An overview of the early November 1993 geomagnetic storm

D. J. Knipp, B. A. Emery, M. Engebretson, X. Li, A. H. McAllister, T. Mukai, S. Kokubun, G. D. Reeves, D. Evans, T. Obara, X. Pi, T. Rosenberg, A. Weatherwax, M. G. McHarg, F. Chun, K. Mosely, M. Codrescu, L. Lanzerotti, F. J. Rich, J. SharberP. Wilkinson

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52 Citations (Scopus)


This paper describes the development of a major space storm during November 2-11, 1993. We discuss the history of the contributing high-speed stream, the powerful combination of solar wind transients and a corotating interaction region which initiated the storm, the high-speed flow which prolonged the storm and the near-Earth manifestations of the storm. The 8-day storm period was unusually long; the result of a high-speed stream (maximum speed 800 km/s) emanating from a distended coronal hole. Storm onset was accompanied by a compression of the entire dayside magnetopause to within geosynchronous Earth orbit (GEO). For nearly 12 hours the near-Earth environment was in a state of tumult. A super-dense plasma sheet was observed at GEO, and severe spacecraft charging was reported. The effects of electrons precipitating into the atmosphere penetrated into the stratosphere. Subauroral electron content varied by 100% and F layer heights oscillated by 200 km. Equatorial plasma irregularities extended in plumes to heights of 1400 km. Later, energetic particle fluxes at GEO recovered and rose by more than an order of magnitude. A satellite anomaly was reported during the interval of high energetic electron flux. Model results indicate an upper atmospheric temperature increase of 200°K within 24 hours of storm onset. Joule heating for the first 24 hours of the storm was more than 3 times that for typical active geomagnetic conditions. We estimate that total global ionospheric heating for the full storm interval was ∼190 PJ, with 30% of that generated within 24 hours of storm onset.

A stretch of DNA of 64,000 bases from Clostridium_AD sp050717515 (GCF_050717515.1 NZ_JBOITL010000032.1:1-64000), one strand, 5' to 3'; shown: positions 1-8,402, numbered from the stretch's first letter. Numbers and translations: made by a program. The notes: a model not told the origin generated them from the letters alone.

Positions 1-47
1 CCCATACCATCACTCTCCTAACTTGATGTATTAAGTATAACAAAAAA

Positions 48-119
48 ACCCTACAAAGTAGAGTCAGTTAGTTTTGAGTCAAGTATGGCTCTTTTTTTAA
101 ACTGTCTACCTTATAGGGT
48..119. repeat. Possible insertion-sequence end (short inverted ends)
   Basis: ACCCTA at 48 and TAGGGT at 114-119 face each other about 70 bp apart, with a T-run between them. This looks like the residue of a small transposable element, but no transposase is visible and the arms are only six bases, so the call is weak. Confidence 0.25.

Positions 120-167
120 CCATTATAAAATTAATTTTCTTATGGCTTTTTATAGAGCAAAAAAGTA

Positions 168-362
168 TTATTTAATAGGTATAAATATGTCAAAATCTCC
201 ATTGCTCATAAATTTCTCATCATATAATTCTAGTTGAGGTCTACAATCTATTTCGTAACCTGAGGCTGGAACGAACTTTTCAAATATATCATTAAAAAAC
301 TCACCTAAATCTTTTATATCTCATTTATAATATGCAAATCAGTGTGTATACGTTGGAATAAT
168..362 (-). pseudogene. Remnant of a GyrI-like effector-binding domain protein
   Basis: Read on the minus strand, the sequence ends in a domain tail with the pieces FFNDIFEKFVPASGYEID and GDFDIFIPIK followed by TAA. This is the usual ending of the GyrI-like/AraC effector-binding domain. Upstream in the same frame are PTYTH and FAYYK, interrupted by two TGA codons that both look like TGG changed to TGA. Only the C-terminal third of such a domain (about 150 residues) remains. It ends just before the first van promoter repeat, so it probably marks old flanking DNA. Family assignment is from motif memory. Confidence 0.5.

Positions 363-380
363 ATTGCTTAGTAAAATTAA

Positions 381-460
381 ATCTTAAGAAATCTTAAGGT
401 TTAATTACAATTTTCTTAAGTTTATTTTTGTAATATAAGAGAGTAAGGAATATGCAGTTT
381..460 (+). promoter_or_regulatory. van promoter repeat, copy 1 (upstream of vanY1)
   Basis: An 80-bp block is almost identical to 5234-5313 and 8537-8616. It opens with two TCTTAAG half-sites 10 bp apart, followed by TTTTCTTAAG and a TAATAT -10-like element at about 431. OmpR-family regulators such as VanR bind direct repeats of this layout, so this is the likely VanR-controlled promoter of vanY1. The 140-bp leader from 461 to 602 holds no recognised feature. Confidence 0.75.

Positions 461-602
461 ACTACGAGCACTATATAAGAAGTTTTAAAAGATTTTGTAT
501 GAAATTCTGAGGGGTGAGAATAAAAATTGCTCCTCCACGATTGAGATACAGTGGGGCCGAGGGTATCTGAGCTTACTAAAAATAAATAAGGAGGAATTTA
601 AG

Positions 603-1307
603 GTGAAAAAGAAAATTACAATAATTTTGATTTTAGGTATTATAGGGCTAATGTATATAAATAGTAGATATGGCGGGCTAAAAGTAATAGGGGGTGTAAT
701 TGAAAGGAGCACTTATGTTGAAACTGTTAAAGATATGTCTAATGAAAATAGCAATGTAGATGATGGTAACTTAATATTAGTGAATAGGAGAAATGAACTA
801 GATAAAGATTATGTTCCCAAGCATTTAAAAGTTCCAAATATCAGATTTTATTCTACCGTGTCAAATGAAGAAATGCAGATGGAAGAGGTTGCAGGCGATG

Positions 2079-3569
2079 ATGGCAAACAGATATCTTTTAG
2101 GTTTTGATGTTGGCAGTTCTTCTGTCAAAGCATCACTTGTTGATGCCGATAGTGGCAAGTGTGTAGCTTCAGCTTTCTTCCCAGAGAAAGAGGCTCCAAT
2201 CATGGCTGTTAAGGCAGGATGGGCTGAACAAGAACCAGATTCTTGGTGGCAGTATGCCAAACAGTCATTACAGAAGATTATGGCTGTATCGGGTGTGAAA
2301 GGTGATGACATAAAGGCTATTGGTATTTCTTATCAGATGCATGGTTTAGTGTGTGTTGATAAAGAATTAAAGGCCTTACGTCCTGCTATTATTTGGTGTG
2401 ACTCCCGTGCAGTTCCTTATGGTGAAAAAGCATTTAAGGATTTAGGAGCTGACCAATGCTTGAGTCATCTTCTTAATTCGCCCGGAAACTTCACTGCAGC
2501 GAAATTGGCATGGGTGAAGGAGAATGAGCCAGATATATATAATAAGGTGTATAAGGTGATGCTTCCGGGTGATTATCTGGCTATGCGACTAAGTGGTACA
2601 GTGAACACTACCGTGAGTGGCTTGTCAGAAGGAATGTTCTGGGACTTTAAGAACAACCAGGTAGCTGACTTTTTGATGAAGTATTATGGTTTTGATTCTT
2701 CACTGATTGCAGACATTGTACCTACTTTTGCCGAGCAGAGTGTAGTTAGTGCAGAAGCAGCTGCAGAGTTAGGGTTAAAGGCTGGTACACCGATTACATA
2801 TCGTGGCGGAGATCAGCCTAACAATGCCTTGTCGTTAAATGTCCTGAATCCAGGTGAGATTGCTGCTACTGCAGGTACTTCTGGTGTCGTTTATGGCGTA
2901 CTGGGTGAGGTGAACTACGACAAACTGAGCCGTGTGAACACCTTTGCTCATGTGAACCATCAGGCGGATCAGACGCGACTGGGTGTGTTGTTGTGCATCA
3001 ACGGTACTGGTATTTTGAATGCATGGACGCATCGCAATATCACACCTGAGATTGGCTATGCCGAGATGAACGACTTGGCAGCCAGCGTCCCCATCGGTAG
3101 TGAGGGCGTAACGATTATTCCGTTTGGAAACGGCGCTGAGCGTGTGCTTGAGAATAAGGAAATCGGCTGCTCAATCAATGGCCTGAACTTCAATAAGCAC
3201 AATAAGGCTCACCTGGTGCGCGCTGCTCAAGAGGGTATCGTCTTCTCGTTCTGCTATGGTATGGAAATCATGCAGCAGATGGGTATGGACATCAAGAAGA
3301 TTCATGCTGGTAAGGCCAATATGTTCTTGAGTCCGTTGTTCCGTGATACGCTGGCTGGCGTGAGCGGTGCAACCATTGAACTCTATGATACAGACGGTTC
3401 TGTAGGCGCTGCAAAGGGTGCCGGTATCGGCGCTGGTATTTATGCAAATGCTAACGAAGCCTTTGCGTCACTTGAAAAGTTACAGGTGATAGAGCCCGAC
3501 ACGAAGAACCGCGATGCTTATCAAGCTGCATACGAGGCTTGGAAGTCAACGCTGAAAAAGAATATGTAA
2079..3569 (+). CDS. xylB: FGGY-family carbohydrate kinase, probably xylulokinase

Original languageEnglish
Article number98JA00762
Pages (from-to)26197-26220
Number of pages24
JournalJournal of Geophysical Research: Space Physics
Issue numberA11
Publication statusPublished - 1998
Externally publishedYes

ASJC Scopus subject areas

  • Geochemistry and Petrology
  • Geophysics
  • Earth and Planetary Sciences (miscellaneous)
  • Space and Planetary Science
  • Atmospheric Science
  • Astronomy and Astrophysics
  • Oceanography


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